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Manna from Heaven

Retired from her job as an electrician at the Coors Brewery, Ann Zimmerman devotes her time to writing, photography, hiking, skiing, golf, and grandchildren. She lives in Colorado with her wife and two spoiled elderly cats. She has published flash fiction on Brilliant Flash Fiction, Long Story Short, Spelk, Smokelong Quarterly, Antipodean SF, and elsewhere.

The overlords drop our food from the sky. We never know where the packets will land, or how they fall undamaged. Our daily activities include a search for our meals.
If we raise our voices in hymns and chant our prayers loudly, we may even receive fresh fruit. Once we worshipped so reverently that packages of sugar graced our village.
But lately some youthful rabble rousers started agitating for change. They curse the overlords. At their secret meetings they discuss "haves" and "have nots." Once I foolishly attended, and left terrified.
I am old enough to have experienced the overlords' wrath. These youngsters know only their generosity. Now their chatter endangers our entire village.
One day a large package of oranges appears in the town center. The angry youth gather round and smash the fruit. They raise their fists and scream at the sky.
We elders notice the black clouds gathering. I call to everyone to take cover. But the would-be rebels continue smashing and shouting.
Soon metal particles fall like hail, breaking windows and shredding plants. As the storm intensifies, high winds blast shards through any flimsy structure. All who cannot reach shelter risk their lives.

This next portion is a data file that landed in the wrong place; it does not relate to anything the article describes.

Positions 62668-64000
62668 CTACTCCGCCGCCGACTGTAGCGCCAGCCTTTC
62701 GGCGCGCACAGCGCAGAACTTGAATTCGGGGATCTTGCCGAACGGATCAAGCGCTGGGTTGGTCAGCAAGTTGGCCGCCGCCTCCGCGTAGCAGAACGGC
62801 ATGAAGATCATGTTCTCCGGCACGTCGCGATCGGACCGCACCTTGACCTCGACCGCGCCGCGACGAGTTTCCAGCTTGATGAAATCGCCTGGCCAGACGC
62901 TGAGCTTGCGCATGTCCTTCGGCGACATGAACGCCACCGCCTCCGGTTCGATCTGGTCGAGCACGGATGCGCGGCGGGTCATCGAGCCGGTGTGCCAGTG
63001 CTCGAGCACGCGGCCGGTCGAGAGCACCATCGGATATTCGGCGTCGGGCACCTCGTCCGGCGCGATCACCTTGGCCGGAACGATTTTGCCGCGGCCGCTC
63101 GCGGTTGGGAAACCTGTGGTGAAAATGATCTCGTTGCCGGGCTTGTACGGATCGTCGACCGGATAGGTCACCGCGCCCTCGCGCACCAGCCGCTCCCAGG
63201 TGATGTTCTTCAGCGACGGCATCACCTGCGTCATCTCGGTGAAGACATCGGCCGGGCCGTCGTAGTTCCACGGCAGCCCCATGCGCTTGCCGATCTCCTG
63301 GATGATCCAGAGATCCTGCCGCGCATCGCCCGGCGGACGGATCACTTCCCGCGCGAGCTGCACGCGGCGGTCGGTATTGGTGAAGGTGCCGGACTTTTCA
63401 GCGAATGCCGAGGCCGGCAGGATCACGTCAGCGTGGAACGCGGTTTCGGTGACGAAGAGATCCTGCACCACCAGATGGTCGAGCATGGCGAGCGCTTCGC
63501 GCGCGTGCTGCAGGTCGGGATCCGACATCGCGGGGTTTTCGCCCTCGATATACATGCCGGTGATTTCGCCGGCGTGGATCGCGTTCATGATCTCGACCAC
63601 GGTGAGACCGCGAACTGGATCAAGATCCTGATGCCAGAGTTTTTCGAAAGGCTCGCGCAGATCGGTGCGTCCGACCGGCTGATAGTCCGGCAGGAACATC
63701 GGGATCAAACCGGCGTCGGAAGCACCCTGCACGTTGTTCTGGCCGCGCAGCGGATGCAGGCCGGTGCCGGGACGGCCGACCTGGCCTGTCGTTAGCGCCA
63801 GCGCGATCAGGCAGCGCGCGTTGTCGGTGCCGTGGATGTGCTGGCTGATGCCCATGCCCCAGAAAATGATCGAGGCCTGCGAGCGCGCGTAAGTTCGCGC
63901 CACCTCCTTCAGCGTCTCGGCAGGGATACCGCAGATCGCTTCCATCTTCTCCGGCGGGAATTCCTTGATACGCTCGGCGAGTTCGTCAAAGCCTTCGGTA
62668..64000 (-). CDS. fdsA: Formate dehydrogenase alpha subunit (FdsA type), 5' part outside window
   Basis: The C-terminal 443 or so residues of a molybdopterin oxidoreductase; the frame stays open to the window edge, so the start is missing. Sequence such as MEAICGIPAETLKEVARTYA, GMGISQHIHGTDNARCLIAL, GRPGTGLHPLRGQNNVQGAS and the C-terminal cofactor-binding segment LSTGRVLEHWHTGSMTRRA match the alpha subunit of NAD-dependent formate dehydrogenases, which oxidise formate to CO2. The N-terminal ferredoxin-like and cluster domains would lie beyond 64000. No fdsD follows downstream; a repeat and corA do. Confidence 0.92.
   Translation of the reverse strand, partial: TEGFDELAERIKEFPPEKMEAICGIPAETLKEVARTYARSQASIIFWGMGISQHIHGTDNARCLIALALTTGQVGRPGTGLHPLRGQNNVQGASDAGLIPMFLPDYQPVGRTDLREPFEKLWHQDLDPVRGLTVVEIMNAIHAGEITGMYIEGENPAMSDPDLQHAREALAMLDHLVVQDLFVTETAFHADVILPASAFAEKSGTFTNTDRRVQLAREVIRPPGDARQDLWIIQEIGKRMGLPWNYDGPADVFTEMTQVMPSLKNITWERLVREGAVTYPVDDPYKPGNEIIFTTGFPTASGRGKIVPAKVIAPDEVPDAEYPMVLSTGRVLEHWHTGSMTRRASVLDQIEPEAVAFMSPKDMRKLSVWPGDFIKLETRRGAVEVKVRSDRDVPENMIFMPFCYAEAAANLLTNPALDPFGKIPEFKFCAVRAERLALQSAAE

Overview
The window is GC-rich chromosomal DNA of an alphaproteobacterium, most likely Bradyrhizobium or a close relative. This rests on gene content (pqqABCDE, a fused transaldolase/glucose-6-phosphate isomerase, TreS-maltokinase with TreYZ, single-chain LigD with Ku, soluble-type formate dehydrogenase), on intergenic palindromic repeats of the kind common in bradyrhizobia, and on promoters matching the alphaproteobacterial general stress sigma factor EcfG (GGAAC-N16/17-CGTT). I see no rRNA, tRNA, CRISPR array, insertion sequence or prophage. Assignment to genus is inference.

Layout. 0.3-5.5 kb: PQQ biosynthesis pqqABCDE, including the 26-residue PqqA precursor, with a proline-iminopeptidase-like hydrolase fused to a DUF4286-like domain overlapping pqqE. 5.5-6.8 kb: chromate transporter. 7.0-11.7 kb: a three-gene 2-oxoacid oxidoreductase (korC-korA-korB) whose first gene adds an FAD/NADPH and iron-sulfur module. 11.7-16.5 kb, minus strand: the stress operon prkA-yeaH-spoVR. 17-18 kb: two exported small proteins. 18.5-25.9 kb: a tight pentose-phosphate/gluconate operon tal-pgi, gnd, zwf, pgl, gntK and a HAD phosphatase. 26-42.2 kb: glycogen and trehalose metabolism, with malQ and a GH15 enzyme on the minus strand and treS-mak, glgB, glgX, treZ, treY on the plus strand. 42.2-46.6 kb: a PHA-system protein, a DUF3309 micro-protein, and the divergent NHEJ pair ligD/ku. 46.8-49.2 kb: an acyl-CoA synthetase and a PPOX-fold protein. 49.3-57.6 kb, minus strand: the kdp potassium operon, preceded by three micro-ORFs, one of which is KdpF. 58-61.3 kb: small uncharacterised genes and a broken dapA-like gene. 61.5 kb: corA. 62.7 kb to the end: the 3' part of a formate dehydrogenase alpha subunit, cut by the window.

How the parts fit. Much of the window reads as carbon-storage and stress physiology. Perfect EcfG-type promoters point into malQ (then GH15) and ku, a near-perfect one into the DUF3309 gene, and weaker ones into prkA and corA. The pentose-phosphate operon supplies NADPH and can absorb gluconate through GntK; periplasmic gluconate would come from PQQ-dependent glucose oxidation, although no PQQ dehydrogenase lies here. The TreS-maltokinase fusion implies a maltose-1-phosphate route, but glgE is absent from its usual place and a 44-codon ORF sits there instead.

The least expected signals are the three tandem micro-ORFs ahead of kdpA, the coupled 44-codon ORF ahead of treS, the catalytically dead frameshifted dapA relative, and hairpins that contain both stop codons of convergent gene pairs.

Huddled safely inside my home, I see a young woman dash away from the group. Clutching an infant, she races toward my door. I stare in horror as shrapnel falls around her. Suddenly she stumbles. A fragment of metal protrudes from her back. The child screams.
Shaking with fear, I open my door and run. I cannot pull the woman to safety, but I lift the child. After we rush inside, I watch more shards pinion the dying woman. I wonder why the young cannot learn from us. If my useless tears had not long ago dried up, I would shed them now.
The End
This story was first published on Tuesday, October 19th, 2021


Author Comments

I enjoy reading and writing dystopian stories. This one expresses some of my attitude about religious worship, as well as, about a society so divided between the obscenely rich and the rest of us. Although the character seems to be in despair, I think the rescue of the infant indicates a tiny spark of hope that youth may find a way to make the world better.

- Ann Zimmerman
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